Melinda Myers: Vertical gardening increases beauty and harvest

Move to portrait to expand your outdoor gardening space, create privacy and add beauty to exposed walls and fences. This centuries-old technology has been used to grow foods and flowers, adding beauty and productivity from the ground up. Even those gardening in small city spaces, balconies, and decks can go vertical to expand their gardening opportunities.

Plant beans, peas, zucchini, melons, tomatoes and other edible vines on supports. This saves space, reduces the risk of disease and makes harvesting much easier.

Enjoy the many benefits of vertical gardening even when growing in containers. Create your own or purchase one that securely fits and supports the vines growing in the planter. Or buy a container with a built-in trellis. Further reduce maintenance by using a self-watering pot like the City Jungle Self-Watering tomato planter large enough to grow and support two indeterminate tomatoes.



Mount the containers on a wall, fence, or stack and install them vertically to increase growing space. Systems like the Vigoroot 4-Tiered Balcony Garden provide plenty of planting space in just a few square feet.

Include trellises and trees in raised beds and raised gardens to maximize growing space. Trellises train the vines upward while arches allow you to grow two layers of plants, one above the trellis and one below.



Dress up an exposed wall or fence, cover up a bad view or create privacy with a trellis covered with plants. Leave space between the wall and the trellis when gardening next to the building. This space allows air to flow between the building and the plants, reducing the risk of wall mold and plant disease.

Rapid cover annual vines and perennial vines grow for years of beauty. Mix the two to quickly cover the trellis with the annual vine while waiting for the perennial to establish itself and reach its mature size. Plant two vines with different flowering times on one trellis to expand the display of colorful flowers. Or look for those that bloom at the same time to double the floral effect.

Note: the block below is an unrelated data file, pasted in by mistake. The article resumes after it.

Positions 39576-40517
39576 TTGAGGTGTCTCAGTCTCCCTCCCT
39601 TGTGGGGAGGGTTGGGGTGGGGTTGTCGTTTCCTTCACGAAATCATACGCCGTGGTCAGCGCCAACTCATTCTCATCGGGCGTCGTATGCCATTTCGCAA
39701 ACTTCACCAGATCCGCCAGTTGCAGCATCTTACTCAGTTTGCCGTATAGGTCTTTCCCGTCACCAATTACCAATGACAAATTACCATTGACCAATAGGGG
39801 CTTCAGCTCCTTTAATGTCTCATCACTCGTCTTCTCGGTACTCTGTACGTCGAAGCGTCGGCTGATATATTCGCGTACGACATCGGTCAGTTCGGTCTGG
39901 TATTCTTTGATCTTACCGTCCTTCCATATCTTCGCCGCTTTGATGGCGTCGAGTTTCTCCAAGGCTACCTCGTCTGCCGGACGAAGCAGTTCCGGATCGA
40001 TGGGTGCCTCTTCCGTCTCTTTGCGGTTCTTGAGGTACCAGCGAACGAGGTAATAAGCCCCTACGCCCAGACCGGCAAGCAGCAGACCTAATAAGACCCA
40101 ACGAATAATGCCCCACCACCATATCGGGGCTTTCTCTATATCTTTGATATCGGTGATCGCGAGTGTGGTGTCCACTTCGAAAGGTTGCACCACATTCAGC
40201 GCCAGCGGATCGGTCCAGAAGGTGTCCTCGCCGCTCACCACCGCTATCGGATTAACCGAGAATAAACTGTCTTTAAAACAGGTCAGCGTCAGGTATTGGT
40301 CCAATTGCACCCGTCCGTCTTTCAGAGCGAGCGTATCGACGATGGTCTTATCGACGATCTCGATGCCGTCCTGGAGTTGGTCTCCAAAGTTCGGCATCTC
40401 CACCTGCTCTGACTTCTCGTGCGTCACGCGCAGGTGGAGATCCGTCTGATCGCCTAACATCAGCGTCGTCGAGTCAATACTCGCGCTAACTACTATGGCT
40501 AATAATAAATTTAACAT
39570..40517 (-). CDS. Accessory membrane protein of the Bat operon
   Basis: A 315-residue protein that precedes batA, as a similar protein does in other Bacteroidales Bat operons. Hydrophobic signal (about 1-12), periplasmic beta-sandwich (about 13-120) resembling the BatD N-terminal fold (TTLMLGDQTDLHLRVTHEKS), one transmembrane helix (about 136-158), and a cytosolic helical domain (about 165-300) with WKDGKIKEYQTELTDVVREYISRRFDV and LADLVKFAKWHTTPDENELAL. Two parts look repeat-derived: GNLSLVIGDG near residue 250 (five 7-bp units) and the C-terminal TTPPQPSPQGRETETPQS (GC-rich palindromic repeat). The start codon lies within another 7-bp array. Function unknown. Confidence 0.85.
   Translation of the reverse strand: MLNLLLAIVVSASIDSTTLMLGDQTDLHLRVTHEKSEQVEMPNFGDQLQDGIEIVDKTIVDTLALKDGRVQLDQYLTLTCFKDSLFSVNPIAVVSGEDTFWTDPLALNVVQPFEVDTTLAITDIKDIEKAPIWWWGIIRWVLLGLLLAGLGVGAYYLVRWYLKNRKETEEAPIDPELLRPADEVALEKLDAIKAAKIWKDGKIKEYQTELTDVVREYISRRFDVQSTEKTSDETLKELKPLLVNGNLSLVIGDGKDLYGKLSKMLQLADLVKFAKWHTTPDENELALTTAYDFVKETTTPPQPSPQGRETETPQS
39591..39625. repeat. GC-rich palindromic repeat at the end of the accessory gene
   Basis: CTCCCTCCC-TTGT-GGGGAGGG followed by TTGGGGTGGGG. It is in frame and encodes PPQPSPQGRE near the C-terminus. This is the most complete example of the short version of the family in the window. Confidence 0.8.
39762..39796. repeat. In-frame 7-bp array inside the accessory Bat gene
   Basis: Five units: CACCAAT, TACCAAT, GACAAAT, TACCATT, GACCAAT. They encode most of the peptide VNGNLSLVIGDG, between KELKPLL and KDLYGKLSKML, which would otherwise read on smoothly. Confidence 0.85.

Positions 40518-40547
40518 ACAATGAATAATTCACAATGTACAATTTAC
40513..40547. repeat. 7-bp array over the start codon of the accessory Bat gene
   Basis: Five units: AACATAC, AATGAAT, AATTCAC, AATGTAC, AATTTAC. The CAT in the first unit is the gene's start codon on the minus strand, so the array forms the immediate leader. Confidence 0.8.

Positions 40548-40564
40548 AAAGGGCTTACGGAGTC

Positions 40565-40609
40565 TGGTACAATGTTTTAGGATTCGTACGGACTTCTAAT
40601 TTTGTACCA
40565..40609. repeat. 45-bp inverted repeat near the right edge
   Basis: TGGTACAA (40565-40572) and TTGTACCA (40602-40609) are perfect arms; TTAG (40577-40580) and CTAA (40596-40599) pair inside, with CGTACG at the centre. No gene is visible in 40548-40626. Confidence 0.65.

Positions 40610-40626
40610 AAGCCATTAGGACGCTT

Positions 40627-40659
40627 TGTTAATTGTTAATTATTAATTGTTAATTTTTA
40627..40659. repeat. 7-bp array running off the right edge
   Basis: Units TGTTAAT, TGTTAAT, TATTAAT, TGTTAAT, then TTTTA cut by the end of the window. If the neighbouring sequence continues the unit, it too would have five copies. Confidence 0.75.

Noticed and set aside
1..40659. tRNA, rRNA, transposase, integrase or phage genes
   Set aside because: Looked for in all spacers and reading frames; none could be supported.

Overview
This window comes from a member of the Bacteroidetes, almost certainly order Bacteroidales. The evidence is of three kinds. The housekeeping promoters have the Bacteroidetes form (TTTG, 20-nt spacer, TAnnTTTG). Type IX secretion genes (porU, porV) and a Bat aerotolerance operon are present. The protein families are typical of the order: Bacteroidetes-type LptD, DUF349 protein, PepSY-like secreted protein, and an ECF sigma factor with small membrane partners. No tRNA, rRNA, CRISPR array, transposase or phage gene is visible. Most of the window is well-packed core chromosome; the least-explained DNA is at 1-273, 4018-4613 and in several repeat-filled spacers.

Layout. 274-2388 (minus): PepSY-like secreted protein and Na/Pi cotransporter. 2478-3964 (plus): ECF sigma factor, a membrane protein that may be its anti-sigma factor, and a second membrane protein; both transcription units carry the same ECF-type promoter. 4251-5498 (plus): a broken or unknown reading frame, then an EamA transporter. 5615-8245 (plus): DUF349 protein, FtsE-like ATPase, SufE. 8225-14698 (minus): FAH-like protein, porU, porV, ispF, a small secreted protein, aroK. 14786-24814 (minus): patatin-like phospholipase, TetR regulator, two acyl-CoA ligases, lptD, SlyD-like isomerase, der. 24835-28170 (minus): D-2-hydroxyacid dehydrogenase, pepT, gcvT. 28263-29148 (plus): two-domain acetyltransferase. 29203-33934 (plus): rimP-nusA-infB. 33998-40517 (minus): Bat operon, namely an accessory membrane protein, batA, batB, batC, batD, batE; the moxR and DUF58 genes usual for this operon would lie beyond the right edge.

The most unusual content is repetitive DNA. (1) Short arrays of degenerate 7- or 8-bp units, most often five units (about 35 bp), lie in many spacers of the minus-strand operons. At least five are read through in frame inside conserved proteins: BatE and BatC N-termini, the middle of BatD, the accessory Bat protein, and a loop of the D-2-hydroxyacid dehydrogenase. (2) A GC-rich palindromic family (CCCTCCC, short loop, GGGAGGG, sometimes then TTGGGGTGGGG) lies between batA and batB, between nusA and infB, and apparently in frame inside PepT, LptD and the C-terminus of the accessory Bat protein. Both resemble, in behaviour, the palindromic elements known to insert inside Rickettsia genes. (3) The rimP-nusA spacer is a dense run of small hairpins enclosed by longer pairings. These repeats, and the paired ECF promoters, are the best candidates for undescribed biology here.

Use decorative props to add beauty or a focal point all year round. Choose a style—rustic, formal, or colorful—that complements your garden design, furnishings, and personality. Make sure whatever you choose is strong enough to support the plants you’re growing.

Hide rain barrels, compost bins, and other functional areas in the landscape with a wall of plants. Leave room for easy access while filling your compost bin or harvesting finished compost and rainwater.

Decorate a lamp or mailbox post with a chrome-covered bracket. Create your own trellis from chicken wire or purchase a curved trellis such as Bosmere Trellis (gardeners.com) suitable for this application.

Use trellises and trees to brighten often overlooked spaces. A vine-covered tree provides a gentle floral welcome at the entrance to the walkway or a colorful transition between garden areas. Make sure the opening is large enough to accommodate visitors and any required equipment.

No matter your style and location, vertical gardens can help you increase the growing space and beauty of your garden.

Melinda Myers is the author of more than 20 books on gardening, including Small Space Gardening. She hosts the amazing How to Grow Anything from the DVD series and Melinda Garden Moment TV and Radio Show. Myers is a columnist and contributing editor for Birds & Blooms magazine and was commissioned by Gardener Supply for her expertise in writing this article. Her website is http://www.MelindaMyers.com


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